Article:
Nov 4, 2009
India's pot-bellied males hit gym for Bollywood buff look
Nov 4, 2009
NEW DELHI, Nov 4, 2009 (AFP) - For Raghu Ghai, the day begins and ends at the same place -- a gym in New Delhi where he pursues his quest for bulging biceps, a "six-pack" stomach and slab-like chest muscles.
Ghai, 28, explains his body obsession was triggered by Bollywood actors who increasingly display toned bodies that send a new message to Indian males: it pays to keep yourself in trim.
"If Indian heroes can now look hot, then I can have a body to attract women too," said Ghai, who works as a marketing executive at an automobile company.
He takes his mission seriously -- cardiovascular exercises, weights, a high protein diet and energy supplements.
"I am not ashamed that I am a gym addict," he said, adding that he often skips late-night parties, alcohol and heavy Indian food to devote three hours a day to working out.
Gyms equipped with sophisticated treadmills, cross trainers and entertainment systems have mushroomed across urban India and are now opening in smaller towns too.
Fitness First, one of the world's largest gym companies, arrived in India only last year and now has branches in Delhi, Mumbai and Bangalore, with plans for rapid growth.
Its 22,000 square feet (2,000 square metre) club in Gurgaon -- Delhi's booming satellite city -- boasts 120 state-of-the-art exercise machines, a large free weights area, and studios for yoga, "spinning" (indoor cycling), and aerobics.
"We have a robust plan to expand our business. People join gyms to ape Bollywood, but fitness is also becoming a lifestyle choice," said Fitness First managing director Vikram Bhatia.
Santosh Das, owner of the independent Fitness and Health gym in New Delhi's suburb of Patel Nagar, agrees.
"It is a thriving sector," he said. "Women work out to fit into smaller sizes and men want to sculpt their bodies.
"A pot-bellied man with unkempt hair, dull and dry skin was an acceptable image of men but courtesy of Bollywood, this has changed."
Das's gym opened in 2004 and he has applied for a bank loan to set up three more branches in Delhi.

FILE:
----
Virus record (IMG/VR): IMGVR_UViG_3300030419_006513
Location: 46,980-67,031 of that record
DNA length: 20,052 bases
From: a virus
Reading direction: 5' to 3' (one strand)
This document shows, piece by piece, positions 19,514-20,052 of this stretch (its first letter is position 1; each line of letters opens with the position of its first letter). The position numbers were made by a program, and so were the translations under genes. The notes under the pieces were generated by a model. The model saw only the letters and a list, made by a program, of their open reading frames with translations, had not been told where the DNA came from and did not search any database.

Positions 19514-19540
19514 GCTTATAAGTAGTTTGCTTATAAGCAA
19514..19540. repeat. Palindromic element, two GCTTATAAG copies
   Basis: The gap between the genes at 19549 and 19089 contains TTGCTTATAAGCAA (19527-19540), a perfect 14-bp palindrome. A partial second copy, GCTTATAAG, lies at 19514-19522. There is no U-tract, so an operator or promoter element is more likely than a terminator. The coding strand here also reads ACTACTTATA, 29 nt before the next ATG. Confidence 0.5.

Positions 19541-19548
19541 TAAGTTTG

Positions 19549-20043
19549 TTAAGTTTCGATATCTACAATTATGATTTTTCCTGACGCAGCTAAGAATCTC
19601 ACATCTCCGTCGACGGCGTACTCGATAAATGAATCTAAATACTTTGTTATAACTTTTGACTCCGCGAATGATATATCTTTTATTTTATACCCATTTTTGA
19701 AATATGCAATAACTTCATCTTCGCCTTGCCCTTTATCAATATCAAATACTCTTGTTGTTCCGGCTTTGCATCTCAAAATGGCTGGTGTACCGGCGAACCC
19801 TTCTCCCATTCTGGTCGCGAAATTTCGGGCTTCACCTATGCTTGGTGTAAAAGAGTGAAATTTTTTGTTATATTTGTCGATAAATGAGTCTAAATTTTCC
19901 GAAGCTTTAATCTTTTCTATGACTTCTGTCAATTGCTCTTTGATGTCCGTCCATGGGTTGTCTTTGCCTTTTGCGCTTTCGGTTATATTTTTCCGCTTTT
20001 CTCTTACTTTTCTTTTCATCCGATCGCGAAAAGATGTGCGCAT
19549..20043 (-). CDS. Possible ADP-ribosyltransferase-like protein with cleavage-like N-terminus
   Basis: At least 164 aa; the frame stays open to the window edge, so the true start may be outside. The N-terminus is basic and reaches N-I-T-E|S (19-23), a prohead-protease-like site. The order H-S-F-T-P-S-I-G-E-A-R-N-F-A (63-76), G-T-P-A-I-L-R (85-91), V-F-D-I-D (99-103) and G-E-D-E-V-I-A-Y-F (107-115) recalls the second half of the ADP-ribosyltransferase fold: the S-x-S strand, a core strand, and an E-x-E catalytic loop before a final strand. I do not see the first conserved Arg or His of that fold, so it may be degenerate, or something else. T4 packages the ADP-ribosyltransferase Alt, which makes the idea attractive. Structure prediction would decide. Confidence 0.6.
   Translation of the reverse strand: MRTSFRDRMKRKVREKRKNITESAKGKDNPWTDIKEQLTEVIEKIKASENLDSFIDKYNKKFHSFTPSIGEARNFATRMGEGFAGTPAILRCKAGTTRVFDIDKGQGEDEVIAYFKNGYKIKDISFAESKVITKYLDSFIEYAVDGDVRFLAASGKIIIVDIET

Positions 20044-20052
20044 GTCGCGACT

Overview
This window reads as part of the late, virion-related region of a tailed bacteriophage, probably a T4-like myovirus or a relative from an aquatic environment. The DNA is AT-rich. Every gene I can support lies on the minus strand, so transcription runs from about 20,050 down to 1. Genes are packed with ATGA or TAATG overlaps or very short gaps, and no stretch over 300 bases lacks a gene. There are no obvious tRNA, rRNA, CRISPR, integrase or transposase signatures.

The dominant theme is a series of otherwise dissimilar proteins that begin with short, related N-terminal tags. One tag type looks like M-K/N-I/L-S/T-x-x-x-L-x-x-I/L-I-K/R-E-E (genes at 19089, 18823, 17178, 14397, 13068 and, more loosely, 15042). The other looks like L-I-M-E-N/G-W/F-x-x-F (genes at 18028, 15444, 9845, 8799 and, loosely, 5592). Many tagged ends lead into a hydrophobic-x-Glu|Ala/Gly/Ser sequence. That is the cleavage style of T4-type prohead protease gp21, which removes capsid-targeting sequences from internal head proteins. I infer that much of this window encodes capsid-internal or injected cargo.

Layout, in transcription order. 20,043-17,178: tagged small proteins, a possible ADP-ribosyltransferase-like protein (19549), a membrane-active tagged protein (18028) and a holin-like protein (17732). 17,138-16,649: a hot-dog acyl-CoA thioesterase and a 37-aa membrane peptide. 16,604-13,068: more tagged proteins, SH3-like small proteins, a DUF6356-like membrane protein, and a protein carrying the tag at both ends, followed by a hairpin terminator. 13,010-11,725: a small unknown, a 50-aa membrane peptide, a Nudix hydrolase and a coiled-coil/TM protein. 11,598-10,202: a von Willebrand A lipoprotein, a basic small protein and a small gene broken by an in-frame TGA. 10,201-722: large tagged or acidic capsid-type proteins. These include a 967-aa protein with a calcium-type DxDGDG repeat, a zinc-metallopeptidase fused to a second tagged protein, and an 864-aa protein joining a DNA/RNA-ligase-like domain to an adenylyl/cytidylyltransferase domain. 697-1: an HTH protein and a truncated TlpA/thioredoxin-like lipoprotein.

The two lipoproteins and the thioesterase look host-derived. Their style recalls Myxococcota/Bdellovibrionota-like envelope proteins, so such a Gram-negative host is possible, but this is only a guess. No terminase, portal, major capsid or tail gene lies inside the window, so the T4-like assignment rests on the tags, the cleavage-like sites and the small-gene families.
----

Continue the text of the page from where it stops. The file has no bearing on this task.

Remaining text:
The potential for profit is clear. Ozone, one of the city's smartest gyms, costs 140 US dollars a month and boasts three floors of exercise rooms as well as personal trainers, steam rooms and a juice bar.
Driving the craze are Bollywood's adored new generation of muscle-bound heroes.
For decades, leading men were measured by the thickness of their chest hair, their gallant treatment of women or their singing and dancing skills.
But -- eyeing the earlier worldwide success of Hollywood action heroes Sylvester Stallone and Arnold Schwarzenegger -- Bollywood stars finally got off the sofa and into the gym.
Salman Khan and Sanjay Dutt led the way, before megastar Shah Rukh Khan showed off a much-envied "six-pack" stomach in the 2007 blockbuster "Om Shanti Om" and Aamir Khan beefed up and stripped off for the 2009 smash-hit "Ghajini".
Now millions of young and middle-aged Indian men are striving for perfect torsoes to show off under tight T-shirts.
"Indians men want to have the 'oomph' factor," said Murali K. Menon, fashion and fitness editor of Man's World magazine, adding that his readers also use more male grooming products such as after-shave and even consider cosmetic surgery.
"If gyming and exercise does not give me the required look then I will consider abdominal contouring surgery," Jamsheed Pandole, 32, an entrepreneur who shaves his chest and hero-worships Shah Rukh Khan, told AFP.
Such thoughts are far from the traditional Indian male exercise of gentle outdoor yoga and morning walks, but today's men want fast results.
"Nearly 60 percent of my clients between 35 and 45 undergo liposuction to get rid of stubborn fat and over 25 percent register for procedures to get instant abs," said Sushil Jain, a plastic surgeon at Delhi's Gangaram Hospital.
And the struggle against nature looks set to continue.
"A sculpted body is now essential for actors," said Taruna Sathe, a Bollywood trade analyst in Mumbai. "And, in real life, girls want boys to look the same way as their film heroes."by Rupam Jain Nair
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